Training Fasted? Consider Whey Protein Instead of BCAAs

Is it better to take Branched-chain amino acids (BCAAs) or whey protein when training fasted? Though the difference in outcome is likely small, it is exactly this kind of question that clients pay me to know and advise them on.

If you do your weight training fasted (in the morning without having eaten anything prior), it is advisable to take either a scoop of whey protein or BCAAs prior to training to minimize muscle breakdown.

Up until the end of last year, I recommended BCAA supplementation to clients who trained fasted. However, after a conversation with sports nutritionist and researcher Alan Aragon, I decided to change the recommendations I give to clients to favor whey instead.

This article explains my reasoning for this and the protocols I recommend for both the whey and BCAA supplementation.

Note: I have updated the BCAA energy values since the original publication. The article reflects these changes. I’ve added a note at the end explaining the reason why.


Why Whey Protein May be Better Than BCAAs When Training Fasted

Many of my clients are high achievers with demanding jobs. The majority choose to train early in the morning before the working day zaps their energy and motivation to train. They do not have any time to consume (and start to digest) a meal before training, which leaves them without any amino acids (the building blocks of protein) in circulation in their bloodstream to prevent muscle breakdown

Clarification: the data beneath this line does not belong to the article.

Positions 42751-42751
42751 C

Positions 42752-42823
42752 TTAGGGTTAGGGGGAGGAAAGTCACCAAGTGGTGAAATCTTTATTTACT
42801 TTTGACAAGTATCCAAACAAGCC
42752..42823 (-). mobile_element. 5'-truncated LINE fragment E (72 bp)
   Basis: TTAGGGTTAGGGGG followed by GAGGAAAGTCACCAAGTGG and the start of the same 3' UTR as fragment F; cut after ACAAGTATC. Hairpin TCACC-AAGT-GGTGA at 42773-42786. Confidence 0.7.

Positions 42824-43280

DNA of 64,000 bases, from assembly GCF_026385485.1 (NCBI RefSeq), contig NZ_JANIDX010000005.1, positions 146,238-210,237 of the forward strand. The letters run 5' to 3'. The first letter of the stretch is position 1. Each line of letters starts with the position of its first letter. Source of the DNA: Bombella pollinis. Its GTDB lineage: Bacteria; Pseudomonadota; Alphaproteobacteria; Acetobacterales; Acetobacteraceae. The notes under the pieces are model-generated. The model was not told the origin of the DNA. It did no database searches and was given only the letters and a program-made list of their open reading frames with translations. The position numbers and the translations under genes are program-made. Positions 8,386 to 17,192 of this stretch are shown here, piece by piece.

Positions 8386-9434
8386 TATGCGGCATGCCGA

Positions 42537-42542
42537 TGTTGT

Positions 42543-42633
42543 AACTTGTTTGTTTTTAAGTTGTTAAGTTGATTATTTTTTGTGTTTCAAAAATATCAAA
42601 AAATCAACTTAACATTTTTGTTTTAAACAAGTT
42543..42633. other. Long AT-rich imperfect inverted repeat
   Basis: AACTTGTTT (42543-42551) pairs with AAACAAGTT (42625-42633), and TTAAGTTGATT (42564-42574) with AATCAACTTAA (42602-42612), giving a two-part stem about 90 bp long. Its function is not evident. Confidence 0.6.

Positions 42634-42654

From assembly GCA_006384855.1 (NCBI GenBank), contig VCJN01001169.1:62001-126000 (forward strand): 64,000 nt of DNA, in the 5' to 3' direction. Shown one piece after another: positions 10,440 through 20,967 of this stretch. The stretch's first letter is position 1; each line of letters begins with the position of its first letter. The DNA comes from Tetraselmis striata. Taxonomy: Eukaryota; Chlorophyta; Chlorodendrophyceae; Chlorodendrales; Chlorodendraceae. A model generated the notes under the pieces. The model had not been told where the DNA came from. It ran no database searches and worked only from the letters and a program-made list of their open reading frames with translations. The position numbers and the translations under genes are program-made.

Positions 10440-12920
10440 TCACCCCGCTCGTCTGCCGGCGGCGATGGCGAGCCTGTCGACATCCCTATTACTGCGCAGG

This is where BCAA supplementation comes in as a recommendation. As the most important amino acids for muscle building, a BCAA powder can be consumed easily before training and absorbed quickly.

Typically, people who choose to train fasted in the morning will consume a 20 g dose of BCAAs split before and after their workout, with those that train very early in the morning consuming an additional 10 g due to the longer time until their lunch. This part of Martin Berkhan’s ‘Leangains’ protocol for his clients that train in the morning which I chose to adopt for my clients myself.

As you can see from the client results, this has worked well. Very well. So, this is not a question of whether this ‘works,’ it is merely a matter of whether whey consumption may be slightly more optimal.

BCAAs vs Whey: Comparing by Caloric Values

Contrary to what many products have on their labels, the free-form BCAA powders that we buy are not calorie free. They have a caloric value of 4.65 kcal/g, which means the typical 10 g serving has 46.5 calories. Geeky details here→1

So, why can manufacturers get away with not listing this on the packet you ask?

Because of a loophole in the FDA regulations. One states that supplement manufacturers can’t declare the protein content of a product when this only contains individual amino acids. Another allows supplement manufacturers to calculate the caloric content of their products using a number of methods, including the Atwater method, which involves adding up the calories from protein (4 kcal/g), carbs (4 kcal/g) and fats (9 kcal/g). Therefore, they aren’t required to list the calories. Shady shit, but to be expected from supplement manufacturers.

Though products vary, a standard commercial mix of whey concentrate and isolate (Optimum Nutrition Gold Standard Whey) has 120 kcal listed with 24 g protein per scoop.

Comparing the average BCAA formula with the average whey protein, we get the following:

10 g BCAA = 46.5 kcal = 0.37 scoop of whey = 9.3 g protein

20 g BCAA = 93 kcal = 0.77 scoop of whey = 18.6 g protein

30 g BCAA = 139.5 kcal = 1.16 scoop of whey = 27.9 g protein